So often while we would be looking up at birds, Lynn would be fingering foliage or pinching petals. I would love to take a class from her. She is hysterically funny and I bet her students remember all the information because of the way it is presented. 

Begonias grow wild here--up near the cloud forest we found some that were at least four feet tall. Beautiful! We learned that the flowers were edible. Sweet and spicy. Barb is checking out the begonias on the side of the path. In the top right you can see a cluster of blooms taller than she is. 


Lynn would find a plant, pick a leaf, taste it, offer it to us to taste and then show us something interesting. 


Serious business, sap tasting.  

And the something funny?  Here she is showing us "the suggestive bud."


Another time we were shown a flower in the clitoria species. family. Yep. There really is such a thing. Many legumes fall into this species. 

She would break open pods and explain what we were looking at, and whether or not we should taste it. 





 













The people on this trip were extremely smart, but didn't mind being silly. Love that! Two mornings in a row we were up, breakfasted and in Land Rovers by 4 am for a two-hour drive to get to birding spots. The roads were about all a Land Rover could handle: a combination of huge ruts, big rocks, steep drop offs. It was probably just as well we couldn't see. Although the second morning, the headlights would not work on one of the cars, so our guide leaned out the window with a flashlight. The driver was not concerned, he said "I know this road, I drive it about 300 days a year."  Still. Scary. I know my roads, but I wouldn't drive them in the dark, and they are paved! We were hanging on to anything bolted down to help keep the body from jouncing and being thrown around. I think all of us had our heads banged hard against the side frame of the car. More than once. Aargh. Do you call a Land Rover a car?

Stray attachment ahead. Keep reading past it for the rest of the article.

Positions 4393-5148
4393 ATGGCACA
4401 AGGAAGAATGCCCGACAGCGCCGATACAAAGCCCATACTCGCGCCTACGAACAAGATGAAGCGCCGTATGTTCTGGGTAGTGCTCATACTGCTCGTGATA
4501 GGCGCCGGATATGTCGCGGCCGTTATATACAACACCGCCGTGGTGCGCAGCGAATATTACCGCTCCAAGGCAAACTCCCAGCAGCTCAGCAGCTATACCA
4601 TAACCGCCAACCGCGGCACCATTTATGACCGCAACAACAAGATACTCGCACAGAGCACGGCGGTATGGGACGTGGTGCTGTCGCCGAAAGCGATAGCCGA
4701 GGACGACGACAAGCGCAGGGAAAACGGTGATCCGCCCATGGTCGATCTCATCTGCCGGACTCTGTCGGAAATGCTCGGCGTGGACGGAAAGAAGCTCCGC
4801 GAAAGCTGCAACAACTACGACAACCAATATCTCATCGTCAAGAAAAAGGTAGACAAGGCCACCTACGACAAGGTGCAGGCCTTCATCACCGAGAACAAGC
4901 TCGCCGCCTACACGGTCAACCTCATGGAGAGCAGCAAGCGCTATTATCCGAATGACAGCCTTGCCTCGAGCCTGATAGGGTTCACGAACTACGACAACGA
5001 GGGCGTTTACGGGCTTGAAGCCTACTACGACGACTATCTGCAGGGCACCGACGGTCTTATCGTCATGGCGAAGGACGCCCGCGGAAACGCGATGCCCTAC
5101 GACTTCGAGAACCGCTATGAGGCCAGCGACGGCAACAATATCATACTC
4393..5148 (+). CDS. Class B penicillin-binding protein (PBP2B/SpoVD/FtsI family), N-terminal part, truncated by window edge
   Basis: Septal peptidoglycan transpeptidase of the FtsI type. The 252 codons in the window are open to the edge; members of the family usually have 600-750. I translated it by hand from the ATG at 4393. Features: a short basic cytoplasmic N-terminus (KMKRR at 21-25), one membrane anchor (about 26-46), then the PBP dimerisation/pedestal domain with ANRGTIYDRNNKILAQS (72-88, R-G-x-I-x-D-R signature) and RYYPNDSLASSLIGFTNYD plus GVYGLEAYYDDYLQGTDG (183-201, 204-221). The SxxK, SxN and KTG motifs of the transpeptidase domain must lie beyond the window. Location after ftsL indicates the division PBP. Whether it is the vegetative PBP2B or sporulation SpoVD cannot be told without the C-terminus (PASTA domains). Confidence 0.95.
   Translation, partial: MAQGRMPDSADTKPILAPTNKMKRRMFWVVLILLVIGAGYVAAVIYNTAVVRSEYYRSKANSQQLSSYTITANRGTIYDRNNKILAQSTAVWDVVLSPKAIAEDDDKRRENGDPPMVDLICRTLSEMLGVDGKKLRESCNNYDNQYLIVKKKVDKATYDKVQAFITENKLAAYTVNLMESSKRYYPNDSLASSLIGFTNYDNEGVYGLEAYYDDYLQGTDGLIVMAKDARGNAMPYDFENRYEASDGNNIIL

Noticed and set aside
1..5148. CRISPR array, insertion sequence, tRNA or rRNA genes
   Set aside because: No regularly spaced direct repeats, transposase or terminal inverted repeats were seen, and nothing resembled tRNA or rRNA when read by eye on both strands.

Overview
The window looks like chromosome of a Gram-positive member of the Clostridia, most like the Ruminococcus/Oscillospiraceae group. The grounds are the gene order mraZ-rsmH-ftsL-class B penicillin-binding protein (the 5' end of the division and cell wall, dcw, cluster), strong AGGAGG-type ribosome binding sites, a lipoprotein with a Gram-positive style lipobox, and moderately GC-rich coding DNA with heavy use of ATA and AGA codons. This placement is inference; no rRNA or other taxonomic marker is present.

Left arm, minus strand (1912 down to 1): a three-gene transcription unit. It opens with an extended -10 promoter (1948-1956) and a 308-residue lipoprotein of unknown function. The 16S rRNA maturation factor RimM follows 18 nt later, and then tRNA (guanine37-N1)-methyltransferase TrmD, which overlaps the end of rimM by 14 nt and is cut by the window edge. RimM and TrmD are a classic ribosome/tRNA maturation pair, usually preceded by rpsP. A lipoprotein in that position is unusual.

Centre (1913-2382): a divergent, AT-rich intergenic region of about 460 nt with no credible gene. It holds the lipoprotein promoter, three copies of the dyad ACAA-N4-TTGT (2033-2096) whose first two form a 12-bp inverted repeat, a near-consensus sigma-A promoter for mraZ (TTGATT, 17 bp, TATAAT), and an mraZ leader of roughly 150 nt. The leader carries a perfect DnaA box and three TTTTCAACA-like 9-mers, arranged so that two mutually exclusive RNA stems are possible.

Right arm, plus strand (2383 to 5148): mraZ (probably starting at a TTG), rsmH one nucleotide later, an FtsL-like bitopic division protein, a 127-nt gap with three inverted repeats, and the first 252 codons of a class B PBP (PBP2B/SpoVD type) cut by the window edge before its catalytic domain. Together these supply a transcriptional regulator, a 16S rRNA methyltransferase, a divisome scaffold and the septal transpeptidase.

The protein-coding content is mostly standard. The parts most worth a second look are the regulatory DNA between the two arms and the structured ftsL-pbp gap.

Since it was dark, nothing to see out the windows, the folks in my car entertained ourselves by singing rounds and playing word games including I am going to Colombia and I want to see a ____.  Colombian birds tend toward long descriptive names so it was challenging. After getting to Z we did it again backwards. My brain hurt. Then, since we still had time left, we did it again changing the first word to something ridiculous.  Hmm. I can't seem to remember all the silly names. 

Agami Heron                          Agnostic Heron
Buffy Hummingbird               Bodacious Hummingbird
Crested Caracara                     Chaotic Caracara
Dusty-capped Flycatcher        Dingy-capped Flycatehr
Elegant Tern                            Effervescent Tern
Flame-rumpted Tanager          Facitious-rumped Tanager
Golden-breasted Fruiteater
Horned Lark
Inca Tern                                 Iconoclastic Tern
Jabiru                                      Jabbering Jabiru
Keel-billed Toucan                 Kill Bill 3 Toucan
Laughing Gull                        Lugubrious Gull
Montane Woodcreeper           Morbid Woodcreeper
Neotropic Cormorant             Naughty Cormorant
Ornate Flycatcher                   Obstreporous Flycatcher 
Pied Water tyrant
Quail, Brown-fronted wood    Querulous Quail
Rufous-tailed hummingbird